P-CSCF #1, at step S17′, authorizes the QoS sources for the remaining media flows and codec choices and further examines RSVP capabilities of the terminating network and passes this information to UE #1 as shown in FIGS. 18 and 19. P-CSCF #1 is further capable of passing decisions regarding GGSN RSVP proxy configuration, i.e., whether the RSVP proxy function is supported. In the case where the proxy operation is supported, the “stop RSVP signaling” message as shown at 56 in FIG. 18, is sent to UE #1 with the indication that RSVP is supported on the other side, as shown at 58 in FIG. 18 by the message “RSVP capable”. In the event that the RSVP proxy function is not supported, the message “continue RSVP signaling” is sent as an alternative, these alternative messages respectively appearing at 56 and 58 in FIG. 18. If the terminating side does not support RSVP then the combination “not RSVP capable” and “stop RSVP signaling” is sent to UE #1 not to use RSVP for the proposed media stream and that the proxy function is not installed. In this case the alternative message “not RSVP capable” is inserted at 58 in FIG. 18 in the example given.

P-CSCF #1, at step S18 forwards the SDP response from UE #2 to UE #1.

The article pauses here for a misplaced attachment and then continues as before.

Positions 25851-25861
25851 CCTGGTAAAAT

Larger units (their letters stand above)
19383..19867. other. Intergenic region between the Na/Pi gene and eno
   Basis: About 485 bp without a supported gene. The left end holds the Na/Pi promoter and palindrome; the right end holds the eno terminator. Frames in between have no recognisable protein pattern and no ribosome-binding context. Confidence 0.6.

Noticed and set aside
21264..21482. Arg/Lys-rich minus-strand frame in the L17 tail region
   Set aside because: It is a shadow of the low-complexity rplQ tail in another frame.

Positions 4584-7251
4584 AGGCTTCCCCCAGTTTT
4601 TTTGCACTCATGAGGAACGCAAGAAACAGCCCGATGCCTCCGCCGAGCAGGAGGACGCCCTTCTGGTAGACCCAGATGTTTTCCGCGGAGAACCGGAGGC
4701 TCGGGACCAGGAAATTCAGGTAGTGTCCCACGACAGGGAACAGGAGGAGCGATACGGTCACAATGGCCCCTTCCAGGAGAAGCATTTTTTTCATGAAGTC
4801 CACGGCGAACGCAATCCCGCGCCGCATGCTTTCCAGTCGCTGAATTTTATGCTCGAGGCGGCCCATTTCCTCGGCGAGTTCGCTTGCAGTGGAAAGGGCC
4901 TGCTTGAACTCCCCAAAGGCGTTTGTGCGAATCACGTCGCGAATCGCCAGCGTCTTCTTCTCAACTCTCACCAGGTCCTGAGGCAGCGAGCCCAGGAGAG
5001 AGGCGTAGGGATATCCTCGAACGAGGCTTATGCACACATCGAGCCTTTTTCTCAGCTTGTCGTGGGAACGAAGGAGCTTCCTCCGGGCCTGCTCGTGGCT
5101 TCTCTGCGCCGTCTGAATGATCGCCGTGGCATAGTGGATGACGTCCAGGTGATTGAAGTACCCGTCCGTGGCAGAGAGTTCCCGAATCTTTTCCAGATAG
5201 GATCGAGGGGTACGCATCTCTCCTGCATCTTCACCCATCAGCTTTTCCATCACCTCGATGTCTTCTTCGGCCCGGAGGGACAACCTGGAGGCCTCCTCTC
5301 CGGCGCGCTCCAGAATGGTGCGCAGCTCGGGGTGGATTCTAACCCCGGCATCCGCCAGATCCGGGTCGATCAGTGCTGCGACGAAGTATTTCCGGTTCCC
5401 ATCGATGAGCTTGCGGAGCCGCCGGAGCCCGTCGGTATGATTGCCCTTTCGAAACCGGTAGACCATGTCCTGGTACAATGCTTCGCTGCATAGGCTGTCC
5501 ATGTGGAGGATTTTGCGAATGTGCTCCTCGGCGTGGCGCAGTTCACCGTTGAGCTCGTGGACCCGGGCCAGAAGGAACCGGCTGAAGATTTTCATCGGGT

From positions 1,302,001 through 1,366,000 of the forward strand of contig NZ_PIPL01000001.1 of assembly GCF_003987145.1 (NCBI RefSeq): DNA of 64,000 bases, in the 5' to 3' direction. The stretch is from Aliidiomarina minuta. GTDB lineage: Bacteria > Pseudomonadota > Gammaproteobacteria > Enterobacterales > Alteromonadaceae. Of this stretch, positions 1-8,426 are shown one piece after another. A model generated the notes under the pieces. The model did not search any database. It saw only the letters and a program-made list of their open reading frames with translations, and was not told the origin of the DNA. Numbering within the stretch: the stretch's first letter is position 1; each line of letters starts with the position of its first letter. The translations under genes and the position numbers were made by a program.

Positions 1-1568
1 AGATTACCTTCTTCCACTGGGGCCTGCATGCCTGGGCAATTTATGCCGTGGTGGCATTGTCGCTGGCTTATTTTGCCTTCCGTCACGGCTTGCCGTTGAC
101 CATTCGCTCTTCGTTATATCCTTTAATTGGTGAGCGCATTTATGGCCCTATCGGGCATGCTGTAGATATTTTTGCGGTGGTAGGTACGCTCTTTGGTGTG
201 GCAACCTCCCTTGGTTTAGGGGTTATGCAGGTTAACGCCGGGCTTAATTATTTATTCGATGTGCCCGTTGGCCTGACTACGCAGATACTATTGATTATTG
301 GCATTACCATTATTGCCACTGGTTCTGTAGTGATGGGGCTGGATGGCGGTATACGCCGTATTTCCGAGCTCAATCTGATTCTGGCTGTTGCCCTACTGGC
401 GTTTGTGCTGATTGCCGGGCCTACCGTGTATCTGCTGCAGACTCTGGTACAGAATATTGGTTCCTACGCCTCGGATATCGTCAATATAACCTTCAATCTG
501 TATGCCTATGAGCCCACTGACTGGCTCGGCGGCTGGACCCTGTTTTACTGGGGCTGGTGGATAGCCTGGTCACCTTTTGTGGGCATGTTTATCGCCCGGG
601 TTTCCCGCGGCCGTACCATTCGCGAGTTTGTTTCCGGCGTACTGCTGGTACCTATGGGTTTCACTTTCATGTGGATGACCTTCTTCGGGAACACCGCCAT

UE #1 determines which media flows should be used for this session and which codecs should be used for each of the media flows. If there is more than one media flow, or if there is more than one choice of codec for media flow than UE #1 must include an SDP in the “final SDP” message or, alternatively, UE #1 may choose to terminate the session establishment procedures if the media streams cannot be delivered using the proposed QoS protocols, which activities are performed at step S19′.

UE #1 sends the “final SDP message to UE #2 along the signaling path established by the INVITE request as shown in steps S20–S24, which steps are similar to steps S20–S24 in the current technique employed in the call (session) flow shown in FIG. 8. The remainder of the multi-media session is completed in a matter identical to the single media/single codec session in the manner described hereinabove in connection with the current method set forth in the description of FIG. 8. The modified session description protocol for an SDP shown in FIG. 10 represents the “SDP” message sent from UE#1 to UE#2.

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Classifications
U.S. Classification370/395.21, 370/230, 370/338, 370/392
International ClassificationH04L29/08, H04L29/06, H04L12/28, H04L12/56, H04L29/02, H04W28/26, H04W28/18, H04L12/24, H04L27/32
Cooperative ClassificationH04L65/1006, H04L29/06027, H04L47/14, H04W88/182, H04L47/805, H04L47/801, H04L65/80, H04L12/5695, H04L47/808, H04L29/06, H04L47/724, H04W28/26, H04W80/10, H04L47/748, H04L47/824, H04W28/18, H04L69/329, H04L69/24, H04L67/303
European ClassificationH04L12/56R, H04L47/74E, H04L47/72B, H04L47/80E, H04L47/82D, H04L47/80C, H04L47/14, H04L47/80A, H04W28/26, H04L29/06P, H04W28/18, H04L29/08N29T, H04L29/06, H04L29/06M8, H04L29/06M2H2